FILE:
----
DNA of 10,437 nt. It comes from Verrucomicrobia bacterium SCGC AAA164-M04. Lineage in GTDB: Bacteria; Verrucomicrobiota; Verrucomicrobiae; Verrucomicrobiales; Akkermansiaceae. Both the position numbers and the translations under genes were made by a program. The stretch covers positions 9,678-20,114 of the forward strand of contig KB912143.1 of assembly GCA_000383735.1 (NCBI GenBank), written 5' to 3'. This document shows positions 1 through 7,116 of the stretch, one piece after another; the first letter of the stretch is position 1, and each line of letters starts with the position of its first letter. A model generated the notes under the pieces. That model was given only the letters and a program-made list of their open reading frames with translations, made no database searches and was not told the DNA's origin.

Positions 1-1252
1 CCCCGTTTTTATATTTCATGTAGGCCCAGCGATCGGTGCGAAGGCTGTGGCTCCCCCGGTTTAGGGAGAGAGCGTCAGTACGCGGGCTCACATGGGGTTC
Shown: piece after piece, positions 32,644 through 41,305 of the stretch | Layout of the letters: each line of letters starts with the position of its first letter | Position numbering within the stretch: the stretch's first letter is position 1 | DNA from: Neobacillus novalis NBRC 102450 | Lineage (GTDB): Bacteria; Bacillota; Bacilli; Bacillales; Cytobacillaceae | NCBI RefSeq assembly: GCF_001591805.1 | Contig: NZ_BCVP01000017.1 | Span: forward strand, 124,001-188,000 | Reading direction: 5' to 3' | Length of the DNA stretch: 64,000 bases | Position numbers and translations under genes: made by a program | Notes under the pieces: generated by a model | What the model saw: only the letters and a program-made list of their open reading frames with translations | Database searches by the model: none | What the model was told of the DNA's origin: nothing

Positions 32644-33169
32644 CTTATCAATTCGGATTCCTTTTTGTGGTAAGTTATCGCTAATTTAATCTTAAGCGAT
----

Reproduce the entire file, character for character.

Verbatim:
DNA of 10,437 nt. It comes from Verrucomicrobia bacterium SCGC AAA164-M04. Lineage in GTDB: Bacteria; Verrucomicrobiota; Verrucomicrobiae; Verrucomicrobiales; Akkermansiaceae. Both the position numbers and the translations under genes were made by a program. The stretch covers positions 9,678-20,114 of the forward strand of contig KB912143.1 of assembly GCA_000383735.1 (NCBI GenBank), written 5' to 3'. This document shows positions 1 through 7,116 of the stretch, one piece after another; the first letter of the stretch is position 1, and each line of letters starts with the position of its first letter. A model generated the notes under the pieces. That model was given only the letters and a program-made list of their open reading frames with translations, made no database searches and was not told the DNA's origin.

Positions 1-1252
1 CCCCGTTTTTATATTTCATGTAGGCCCAGCGATCGGTGCGAAGGCTGTGGCTCCCCCGGTTTAGGGAGAGAGCGTCAGTACGCGGGCTCACATGGGGTTC
Shown: piece after piece, positions 32,644 through 41,305 of the stretch | Layout of the letters: each line of letters starts with the position of its first letter | Position numbering within the stretch: the stretch's first letter is position 1 | DNA from: Neobacillus novalis NBRC 102450 | Lineage (GTDB): Bacteria; Bacillota; Bacilli; Bacillales; Cytobacillaceae | NCBI RefSeq assembly: GCF_001591805.1 | Contig: NZ_BCVP01000017.1 | Span: forward strand, 124,001-188,000 | Reading direction: 5' to 3' | Length of the DNA stretch: 64,000 bases | Position numbers and translations under genes: made by a program | Notes under the pieces: generated by a model | What the model saw: only the letters and a program-made list of their open reading frames with translations | Database searches by the model: none | What the model was told of the DNA's origin: nothing

Positions 32644-33169
32644 CTTATCAATTCGGATTCCTTTTTGTGGTAAGTTATCGCTAATTTAATCTTAAGCGAT